Just like you, I’ve been staying home to support our collective efforts to flatten the curve. Recently, I took advantage of some of my free time to learn more about Beer Night in San Diego — the first, and longest-running, local beer podcast.
I spoke to the show’s founder, host, and producer, Cody Thompson, who also is a passionate beer appreciator.
Thompson and his co-hosts, Thomas Pritchard, Mike Pratt and Noah Scoville, put on a freewheeling discussion-style podcast featuring independently-owned breweries, locally-made beer and the people who make it. It’s fair to say the show goes on occasional tangents but provides a smart, funny and interesting commentary on the local beer scene.
Cheers: Hey Cody, thanks for taking some time to chat. What inspired the show? How has it evolved?
Cody Thompson: I started the project as a blog-type site focusing on all things local. Not longer after, I wanted to move the format from written to recorded in podcast form. The whole motivation behind the podcast since day one has been to 100% support local, independent breweries and businesses. I have always been a supporter of supporting small.
[Starting] from back in my teens playing in a band at local venues, and spending allowance money on local band t-shirts or cassettes. That mindset continued into [adulthood] and quickly included local breweries.
I understand that men and women have worked incredibly hard to make their dream come true opening a small business, and our podcast exists solely to discuss, promote and share the great things our brothers and sisters are doing in San Diego.
It has evolved from being about local beer to becoming a strict [independently owned] show. We started using the term Indie Beer once local breweries were being sold to the “big guys” to shift our focus…that mindset has not and will not change.
Cheers: Why are you so passionate about local beer?
CT: I do think it goes back to my roots playing in punk bands when I was as young as 14, playing in venues around town, recording cassettes on the cheap, and slinging them from backpacks between History and Math classes. Like painting, music, and photography it is art — liquid art — and there has always been a sort of small, punk rock vibe to the local brewing scene. It makes sense a lot of folks in the industry used to be, or still are, entrenched in local music.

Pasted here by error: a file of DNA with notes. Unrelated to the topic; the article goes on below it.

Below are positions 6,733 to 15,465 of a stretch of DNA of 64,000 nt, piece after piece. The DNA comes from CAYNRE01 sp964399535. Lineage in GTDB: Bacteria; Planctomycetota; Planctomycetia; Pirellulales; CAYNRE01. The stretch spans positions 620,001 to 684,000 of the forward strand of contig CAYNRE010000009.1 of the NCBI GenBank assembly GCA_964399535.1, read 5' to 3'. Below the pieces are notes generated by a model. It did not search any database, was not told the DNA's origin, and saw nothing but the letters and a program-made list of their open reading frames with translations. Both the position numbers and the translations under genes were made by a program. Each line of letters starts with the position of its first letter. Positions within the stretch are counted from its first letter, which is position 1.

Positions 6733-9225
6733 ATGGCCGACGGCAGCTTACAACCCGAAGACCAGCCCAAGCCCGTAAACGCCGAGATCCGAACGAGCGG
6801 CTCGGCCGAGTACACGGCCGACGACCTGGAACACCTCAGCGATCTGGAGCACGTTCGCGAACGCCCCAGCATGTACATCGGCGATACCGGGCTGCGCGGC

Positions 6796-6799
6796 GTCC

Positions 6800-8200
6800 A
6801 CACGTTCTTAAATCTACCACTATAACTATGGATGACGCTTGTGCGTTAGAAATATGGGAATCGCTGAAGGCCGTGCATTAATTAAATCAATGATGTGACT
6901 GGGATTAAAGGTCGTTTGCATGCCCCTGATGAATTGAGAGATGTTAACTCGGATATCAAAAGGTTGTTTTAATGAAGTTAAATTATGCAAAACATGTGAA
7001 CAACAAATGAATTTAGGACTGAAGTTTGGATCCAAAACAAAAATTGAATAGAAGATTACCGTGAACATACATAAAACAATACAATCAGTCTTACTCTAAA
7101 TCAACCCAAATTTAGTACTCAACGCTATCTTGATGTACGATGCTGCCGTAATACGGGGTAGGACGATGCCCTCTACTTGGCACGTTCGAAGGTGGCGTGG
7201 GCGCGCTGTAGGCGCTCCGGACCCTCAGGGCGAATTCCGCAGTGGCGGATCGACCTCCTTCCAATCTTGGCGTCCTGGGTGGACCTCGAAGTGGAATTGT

I want to see the art of local beer succeed. I feel a responsibility to promote and help advance that art in any way I can. Plus, with the podcast being around for as long as it has we have been lucky to become friends with a lot of folks who make, sell, produce, and serve that art. So, we feel connected to the success of our brothers and sisters, and when they are negatively affected, we feel it too.
Cheers: Have you gone out to buy beer to go since the recommended quarantine?
CT: I have. On the most recent show, our entire theme was to go out and test the new systems to tell listeners, “Hey, look how easy and safe this was,” as a way to continue pushing support for local brands who need it now more than ever. I did the online order system at Culver [Beer Co.], and it could not have been smoother.
You place the order online, and you get an email when it’s ready. Easy! Same with Rouleur, Burgeon, and I even did curbside pickup at Holiday Wine Cellar in Escondido.
Cheers: What role does the podcast have during this time of self-quarantine?
CT: I feel like as long as we are able to get together and record a show we need to do so. We compiled the most extensive list of breweries, pubs, and shops still serving to go with links and information, and our show right now is focused on continuing to share information with listeners on what local, independent spaces are doing so they continue to get support from the public.
Our upcoming show’s theme was completely about using the new systems (Online ordering, delivery, curbside pick up) to showcase, “Look how easy it is, and safe it is to still support your local breweries.”
Our brothers and sisters need the support now more than ever, and we will continue to record to share the great things happening for as long as we can. Plus, we want to bring some sense of normalcy, joy and entertainment to [our listeners’] day if we can. We think recording a fun show just might help add a small sense of normalcy. At least we hope so.
Cheers: What would we find in your fridge this week?
CT: The most recent pickups during the quarantine include Endless Frontier and Treevana from Burgeon Beer, various growlers from Culver Beer Co and the Abnormal Pi beers — the fruited Berliners that is. I also have the latest Stone Enjoy By IPA ready to be enjoyed, as well as various cellar beer, which if this goes on for too long, may need to be opened after all.
Ryan Woldt is a Food & Beverage management consultant, writer and entrepreneur based in Southern California. His first craft beer was a New Glarus Spotted Cow at John’s Bar in Columbus, WI, given to him by his future father-in-law. It changed the trajectory of his life and career. If you see him there is a 100% chance he has a notebook and pen on him somewhere.